The Night vision camera generally takes clear photos in pitch-black conditions, and it’s actually quite impressive. It’s a great party trick, and it does actually let you see in complete darkness, but I’m still struggling to figure out where this might come in handy. Do you really need this on a $300 smartphone? It’s great that we have it, but I would’ve been happier with the more useful ultrawide sensor.

The selfies are almost always blown out in direct sunlight and in bright conditions, and the colors are washed out. The sharpness also takes a hit, although the main subject usually comes out clean with plenty of detail.

Overall, the Unihertz Luna isn’t a camera smartphone. While it can capture decent images, you’ll almost always want to open an image editor and tweak the highlights, contrast, and the colors to make the images seem more realistic, as the captured photos will lack most of those key features.

Camera Samples


  • It comes with Android 12
  • No bloatware
  • Great customization features for LED lights and side buttons

The Unihertz Luna was unveiled with Android 12, and while I’d love to say that I have confidence in Unihertz updating this phone to Android 13 in the future, Android 14 is right around the corner. So far, I haven’t seen any signs of the company willing to update this phone, and I have doubts about whether it’ll receive any OS updates in the near future.

When it comes to the software experience, I’ve had a pleasant time with the Unihertz Luna. The phone has all of the Android 12 features that we all know and love, and I took advantage of the built-in dark mode and split screen features whenever I could. It’s a pretty barebones OS, and Unihertz didn’t include much bloatware, which is always great to see. The phone ran smoothly most of the time, and I only ever experienced slowdowns and the sluggish behavior when I put it under a heavy load, when I played more demanding games, or had too many applications open.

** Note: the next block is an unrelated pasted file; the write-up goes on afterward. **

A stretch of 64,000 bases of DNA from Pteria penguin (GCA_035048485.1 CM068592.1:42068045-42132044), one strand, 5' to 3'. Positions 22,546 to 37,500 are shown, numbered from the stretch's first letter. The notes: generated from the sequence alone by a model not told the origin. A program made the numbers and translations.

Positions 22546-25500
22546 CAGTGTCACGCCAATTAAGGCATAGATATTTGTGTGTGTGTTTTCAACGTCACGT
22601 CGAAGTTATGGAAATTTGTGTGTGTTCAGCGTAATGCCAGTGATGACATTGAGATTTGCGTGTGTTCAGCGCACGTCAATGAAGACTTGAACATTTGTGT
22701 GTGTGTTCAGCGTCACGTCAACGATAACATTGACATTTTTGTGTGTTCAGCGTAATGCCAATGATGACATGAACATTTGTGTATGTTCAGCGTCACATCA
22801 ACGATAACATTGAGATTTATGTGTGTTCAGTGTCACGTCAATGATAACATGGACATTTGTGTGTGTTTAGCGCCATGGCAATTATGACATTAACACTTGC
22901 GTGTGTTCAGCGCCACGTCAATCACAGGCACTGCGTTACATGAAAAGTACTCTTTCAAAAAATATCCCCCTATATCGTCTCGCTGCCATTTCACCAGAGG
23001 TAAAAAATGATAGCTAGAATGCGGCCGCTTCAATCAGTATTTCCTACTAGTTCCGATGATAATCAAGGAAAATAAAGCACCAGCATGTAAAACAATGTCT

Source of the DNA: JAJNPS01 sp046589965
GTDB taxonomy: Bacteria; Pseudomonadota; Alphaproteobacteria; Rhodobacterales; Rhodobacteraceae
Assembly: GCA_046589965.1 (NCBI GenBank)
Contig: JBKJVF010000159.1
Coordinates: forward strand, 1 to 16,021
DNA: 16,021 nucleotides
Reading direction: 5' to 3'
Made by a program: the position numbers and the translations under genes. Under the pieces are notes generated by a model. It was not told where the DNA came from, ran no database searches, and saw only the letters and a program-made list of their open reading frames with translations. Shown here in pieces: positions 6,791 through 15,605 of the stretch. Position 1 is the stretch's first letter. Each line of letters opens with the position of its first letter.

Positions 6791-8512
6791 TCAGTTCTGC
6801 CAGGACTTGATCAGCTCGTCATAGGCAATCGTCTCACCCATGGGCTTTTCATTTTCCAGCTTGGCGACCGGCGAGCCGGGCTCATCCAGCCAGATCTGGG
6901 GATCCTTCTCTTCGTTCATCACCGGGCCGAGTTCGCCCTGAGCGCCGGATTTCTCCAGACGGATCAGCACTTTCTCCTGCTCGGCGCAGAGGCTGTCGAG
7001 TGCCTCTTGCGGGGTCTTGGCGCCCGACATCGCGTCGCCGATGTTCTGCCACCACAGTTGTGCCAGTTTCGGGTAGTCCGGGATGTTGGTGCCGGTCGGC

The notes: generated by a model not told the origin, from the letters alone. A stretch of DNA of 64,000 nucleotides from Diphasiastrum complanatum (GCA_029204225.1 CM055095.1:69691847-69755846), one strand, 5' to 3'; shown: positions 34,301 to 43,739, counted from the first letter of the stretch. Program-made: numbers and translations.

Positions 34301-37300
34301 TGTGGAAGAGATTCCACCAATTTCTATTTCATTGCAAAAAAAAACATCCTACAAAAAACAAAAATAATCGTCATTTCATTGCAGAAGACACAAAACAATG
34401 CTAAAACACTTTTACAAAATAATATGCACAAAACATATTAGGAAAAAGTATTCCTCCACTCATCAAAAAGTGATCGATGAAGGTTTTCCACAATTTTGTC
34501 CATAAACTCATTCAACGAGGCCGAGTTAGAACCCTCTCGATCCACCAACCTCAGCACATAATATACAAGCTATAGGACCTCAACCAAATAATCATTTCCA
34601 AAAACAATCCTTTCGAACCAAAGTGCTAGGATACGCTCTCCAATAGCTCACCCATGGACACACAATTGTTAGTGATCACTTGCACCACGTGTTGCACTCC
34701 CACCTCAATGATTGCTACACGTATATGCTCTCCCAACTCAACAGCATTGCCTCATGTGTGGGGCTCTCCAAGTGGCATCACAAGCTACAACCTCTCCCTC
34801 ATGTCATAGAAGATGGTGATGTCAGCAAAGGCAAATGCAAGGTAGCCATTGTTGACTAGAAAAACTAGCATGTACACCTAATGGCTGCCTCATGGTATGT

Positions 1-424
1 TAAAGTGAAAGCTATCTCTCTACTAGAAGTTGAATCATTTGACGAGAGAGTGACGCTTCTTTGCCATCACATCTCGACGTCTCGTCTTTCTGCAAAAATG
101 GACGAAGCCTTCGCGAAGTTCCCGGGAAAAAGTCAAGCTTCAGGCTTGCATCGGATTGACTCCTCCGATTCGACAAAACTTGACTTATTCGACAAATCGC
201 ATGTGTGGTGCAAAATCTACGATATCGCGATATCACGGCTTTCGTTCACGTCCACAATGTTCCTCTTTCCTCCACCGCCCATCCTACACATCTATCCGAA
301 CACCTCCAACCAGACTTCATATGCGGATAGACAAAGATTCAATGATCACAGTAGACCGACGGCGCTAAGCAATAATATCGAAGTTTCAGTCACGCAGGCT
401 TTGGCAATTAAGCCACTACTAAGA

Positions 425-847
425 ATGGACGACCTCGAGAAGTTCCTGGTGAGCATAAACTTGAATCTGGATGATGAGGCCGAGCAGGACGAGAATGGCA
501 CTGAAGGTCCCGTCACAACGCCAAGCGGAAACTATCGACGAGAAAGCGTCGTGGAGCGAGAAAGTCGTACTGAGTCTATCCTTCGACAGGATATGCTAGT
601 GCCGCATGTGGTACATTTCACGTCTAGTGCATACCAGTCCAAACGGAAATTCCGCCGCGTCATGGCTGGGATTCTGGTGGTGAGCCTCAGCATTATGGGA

Generally speaking, the Unihertz Luna will do a great job, and I especially like that the company allowed users to customize the left-side buttons. Inside settings, users can change the short tap, double tap, and long press features for each of the two buttons, enabling the possibility to do actions, open apps, and even turn on the flashlight.

Regarding the lights on the back, Unihertz provided options to turn on the LED strip for notifications, turn on visualization playback, and an ambient light feature that can sync to the lights to the content shown on screen – this can provide a more immersive experience when gaming or watching movies as the colors will change based on the primary color of what’s displayed on the screen.

Users can also choose from seven of the built-in patterns or create their own. These are mostly just different visual effects and colors, but it’s good to see that Unihertz lets users set their own colors using the sliders.

Overall, the software experience is decent for the most part, but I wish Unihertz provided more up-to-date software for a device that was just unveiled. I hope the company can maintain and update its device in the future, although, as it stands, that remains a mystery.

Battery Life


Roland Udvarlaki / Pocketnow

The battery of the Unihertz Luna is surprisingly good. The Luna has a large 5,000 mAh battery, and it can generally last for about a day, or two days when I conserve the battery. It can be charged provided 18W power adapter. The lights on the back consume quite a bit of power, so it’s best recommended that you turn them off when you do not want to show them off to your friends, but that’ll largely depend on the brightness you set it at. The LEDs are extremely bright, even on the lowest settings; therefore you might not save a lot of battery after all.